The interface quantities are assumed to be known from measurements through WAMs. Equations 5. Since these equations are nonlinear transcendental equations, then the iterative approach is a good choice for their simultaneous solution. For this purpose, with the index i represents an iteration number, the following equations are derived,. With is selected, equations 5. The initial value of the equivalent generator emf can be set to reasonable values such as 1.
This method is simple and straight forward in comparison to previous method such as that presented by Chow et. With the presented method in this section, the weakly interconnected power system in Fig. Due to the complexity and inherent nonlinearity of power systems, the online dynamic security assessment and control is considered one of the major challenges in recent power systems.
Chapter 1 and 2 in Volume 1 discuss in details the speed and accuracy requirements for handling the stability or the dynamic security of power systems online. One of the most efficient and fast enough approaches for online security studies is the online based equivalence such as that presented in the previous section. With the possibility of reducing a multi-machine system to a single machine equivalence SME , not only the speed of dynamic security assessment is significantly enhanced, but the fast stability analysis methods - such as the Equal Area Criterion EAC - can be implemented on the SME or.
Power system coherency and model reduction. London: Springer. Estimation of radial power system transfer path dynamic parameters using synchronized phasor data. The SME approach is a hybrid direct-temporal method for fast handling of the dynamic security or transient stability. The transient stability of power systems includes two main aspects; analysis and control. The speed of solution, its accuracy, and the nature as well as the strength of the disturbances define the appropriate modeling and solution techniques. For example, the EEA provides a very fast way for assessing the transient stability of the power system; however, in its original form, the size of the system is limited to one or two machines.
Therefore, an interconnected system such as that shown in Fig. High-order nonlinear modeling of individual components forming a power system results in highly accurate results. The solution, in this case, is in the time domain; however, neither the execution time nor the volume of the results to be analyzed is acceptable especially for online applications. Other methods such as linearized analysis methods are significantly faster in comparison with the solution of nonlinear models; however, linearized models are only applicable for simulating small disturbances that result in small deviations in the operating conditions.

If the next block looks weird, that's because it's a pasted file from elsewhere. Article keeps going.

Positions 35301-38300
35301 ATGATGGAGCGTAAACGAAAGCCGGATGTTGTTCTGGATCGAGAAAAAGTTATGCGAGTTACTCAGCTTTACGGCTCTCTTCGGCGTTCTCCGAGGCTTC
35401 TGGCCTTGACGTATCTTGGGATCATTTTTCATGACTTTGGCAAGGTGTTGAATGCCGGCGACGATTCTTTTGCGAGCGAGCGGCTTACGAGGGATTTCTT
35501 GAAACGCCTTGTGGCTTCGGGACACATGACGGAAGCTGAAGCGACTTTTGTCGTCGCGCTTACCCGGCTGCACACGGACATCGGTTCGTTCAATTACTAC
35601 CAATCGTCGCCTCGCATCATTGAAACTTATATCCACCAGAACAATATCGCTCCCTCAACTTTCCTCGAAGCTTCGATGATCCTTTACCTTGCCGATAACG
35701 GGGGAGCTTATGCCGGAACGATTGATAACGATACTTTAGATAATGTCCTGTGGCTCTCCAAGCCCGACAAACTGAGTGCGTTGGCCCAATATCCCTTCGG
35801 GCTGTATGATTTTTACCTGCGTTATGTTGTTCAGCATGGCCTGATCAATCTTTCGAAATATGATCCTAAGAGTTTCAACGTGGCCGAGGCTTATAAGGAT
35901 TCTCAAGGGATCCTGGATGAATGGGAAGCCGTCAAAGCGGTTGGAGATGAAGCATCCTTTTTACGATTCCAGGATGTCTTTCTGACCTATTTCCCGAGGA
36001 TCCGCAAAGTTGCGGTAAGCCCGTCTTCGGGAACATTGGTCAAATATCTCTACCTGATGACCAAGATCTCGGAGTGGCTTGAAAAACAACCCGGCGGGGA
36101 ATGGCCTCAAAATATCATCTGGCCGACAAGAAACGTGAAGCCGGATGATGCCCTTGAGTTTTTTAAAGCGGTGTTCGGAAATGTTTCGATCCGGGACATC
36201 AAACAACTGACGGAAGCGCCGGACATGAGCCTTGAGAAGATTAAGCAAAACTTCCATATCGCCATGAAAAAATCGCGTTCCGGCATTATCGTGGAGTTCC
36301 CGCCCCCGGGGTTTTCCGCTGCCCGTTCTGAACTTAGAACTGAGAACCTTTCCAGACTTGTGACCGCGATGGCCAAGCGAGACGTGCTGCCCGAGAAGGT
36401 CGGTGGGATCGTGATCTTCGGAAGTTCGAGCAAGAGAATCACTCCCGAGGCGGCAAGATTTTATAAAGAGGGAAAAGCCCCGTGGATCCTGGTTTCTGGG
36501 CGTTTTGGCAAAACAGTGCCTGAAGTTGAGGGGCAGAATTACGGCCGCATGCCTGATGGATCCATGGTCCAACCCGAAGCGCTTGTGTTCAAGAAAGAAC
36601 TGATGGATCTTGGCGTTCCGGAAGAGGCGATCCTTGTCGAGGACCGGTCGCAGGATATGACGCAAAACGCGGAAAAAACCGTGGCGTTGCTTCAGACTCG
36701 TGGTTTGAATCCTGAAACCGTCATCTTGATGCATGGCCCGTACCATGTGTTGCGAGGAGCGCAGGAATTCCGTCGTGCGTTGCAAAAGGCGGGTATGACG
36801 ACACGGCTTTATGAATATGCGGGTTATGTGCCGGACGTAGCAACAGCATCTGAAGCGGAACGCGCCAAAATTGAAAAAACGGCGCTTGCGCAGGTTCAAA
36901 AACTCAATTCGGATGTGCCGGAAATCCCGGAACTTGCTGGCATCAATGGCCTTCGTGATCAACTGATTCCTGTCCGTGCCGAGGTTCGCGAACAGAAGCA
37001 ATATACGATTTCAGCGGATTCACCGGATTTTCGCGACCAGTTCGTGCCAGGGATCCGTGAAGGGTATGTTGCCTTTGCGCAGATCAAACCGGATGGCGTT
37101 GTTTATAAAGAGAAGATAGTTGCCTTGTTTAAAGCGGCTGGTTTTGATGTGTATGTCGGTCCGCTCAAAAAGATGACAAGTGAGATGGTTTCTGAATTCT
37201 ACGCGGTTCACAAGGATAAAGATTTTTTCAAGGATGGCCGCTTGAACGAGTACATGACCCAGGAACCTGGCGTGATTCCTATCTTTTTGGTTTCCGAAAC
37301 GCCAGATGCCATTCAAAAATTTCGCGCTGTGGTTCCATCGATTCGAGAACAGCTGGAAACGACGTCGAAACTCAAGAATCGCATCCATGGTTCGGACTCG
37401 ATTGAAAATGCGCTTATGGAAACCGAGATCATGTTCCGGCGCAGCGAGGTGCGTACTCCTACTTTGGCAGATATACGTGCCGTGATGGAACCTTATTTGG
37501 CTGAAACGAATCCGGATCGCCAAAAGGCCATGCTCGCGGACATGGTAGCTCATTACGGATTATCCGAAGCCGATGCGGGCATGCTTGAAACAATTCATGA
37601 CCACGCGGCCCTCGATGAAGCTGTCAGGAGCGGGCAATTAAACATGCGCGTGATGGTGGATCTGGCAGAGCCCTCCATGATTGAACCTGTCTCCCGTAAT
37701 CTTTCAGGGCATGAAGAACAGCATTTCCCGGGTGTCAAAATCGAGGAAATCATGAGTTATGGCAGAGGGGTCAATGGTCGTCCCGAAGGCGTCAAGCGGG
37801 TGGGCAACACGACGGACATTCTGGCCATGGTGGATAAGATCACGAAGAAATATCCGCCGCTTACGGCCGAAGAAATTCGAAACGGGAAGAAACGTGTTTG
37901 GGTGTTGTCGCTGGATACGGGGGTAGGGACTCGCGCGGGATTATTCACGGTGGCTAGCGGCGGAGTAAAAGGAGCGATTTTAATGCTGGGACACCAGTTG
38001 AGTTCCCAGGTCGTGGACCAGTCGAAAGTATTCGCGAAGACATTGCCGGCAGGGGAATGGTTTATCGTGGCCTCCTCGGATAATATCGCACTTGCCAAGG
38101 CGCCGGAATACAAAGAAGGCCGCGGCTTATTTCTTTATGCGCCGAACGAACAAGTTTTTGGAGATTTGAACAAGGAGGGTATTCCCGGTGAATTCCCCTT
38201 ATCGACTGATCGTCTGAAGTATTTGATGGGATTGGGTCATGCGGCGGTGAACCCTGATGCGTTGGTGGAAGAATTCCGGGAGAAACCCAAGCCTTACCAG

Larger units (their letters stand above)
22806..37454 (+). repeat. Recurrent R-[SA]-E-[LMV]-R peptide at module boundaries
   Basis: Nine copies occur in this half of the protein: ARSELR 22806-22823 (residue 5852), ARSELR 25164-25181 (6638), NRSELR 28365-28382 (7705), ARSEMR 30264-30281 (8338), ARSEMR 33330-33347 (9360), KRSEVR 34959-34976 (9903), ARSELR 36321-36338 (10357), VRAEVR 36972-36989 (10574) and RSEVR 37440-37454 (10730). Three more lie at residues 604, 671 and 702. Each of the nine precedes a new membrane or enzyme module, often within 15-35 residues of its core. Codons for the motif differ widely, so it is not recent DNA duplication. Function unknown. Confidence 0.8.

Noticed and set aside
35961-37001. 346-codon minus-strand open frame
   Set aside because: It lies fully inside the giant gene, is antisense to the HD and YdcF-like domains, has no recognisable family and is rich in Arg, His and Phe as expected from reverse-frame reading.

Due to its high economical pressure and constraints, the deregulation of power systems causes near security limit operation of power systems. In addition, the deregulation leads to larger interconnections for energy security, and large power transactions for economical profit maximization. Therefore, the time needed for system monitoring and security analysis becomes too small for the current computational technologies and method to handle power. The SMIB equivalence of power system is shown to be a direct approach to enhancing the real-time handling of the stability and security of power systems The derivation of the SMIB equivalence of a power system will be presented and evaluated in the following.
For simplicity, all resistances are neglected in this analysis too. This is assumption is also usual in the EAC based analysis. Based on the equivalent circuit shown in Fig. Therefore, the swing equation at each interface bus and the equation of the relative motion can be represented by,. The equivalent transient reactance of the SME is simply the equivalent reactance of the two machines. Therefore, the SMIB equivalence of the system is presented by eqs. Although, this model abstracts the original system Fig.
For example, eq. Therefore, changes of Pg2 and Pd2 have opposite impact on the value of Peq but its sensitivity to both of them is the same. This is also applicable to the impact of the changes in Pg1 and Pd1 on Peq; however, a drop in Pg1 reduces Peq and a drop in Pd1 increases Peq. As a direct application of the SMIB equivalence in security analysis is the estimation of the maximum sudden drop in the power generation Pg2. In addition, the presented model can be used to determine corrective actions such as the minimum amount of load shedding for ensuring the stability of the system if the drop in the generation is higher than the maximum limit.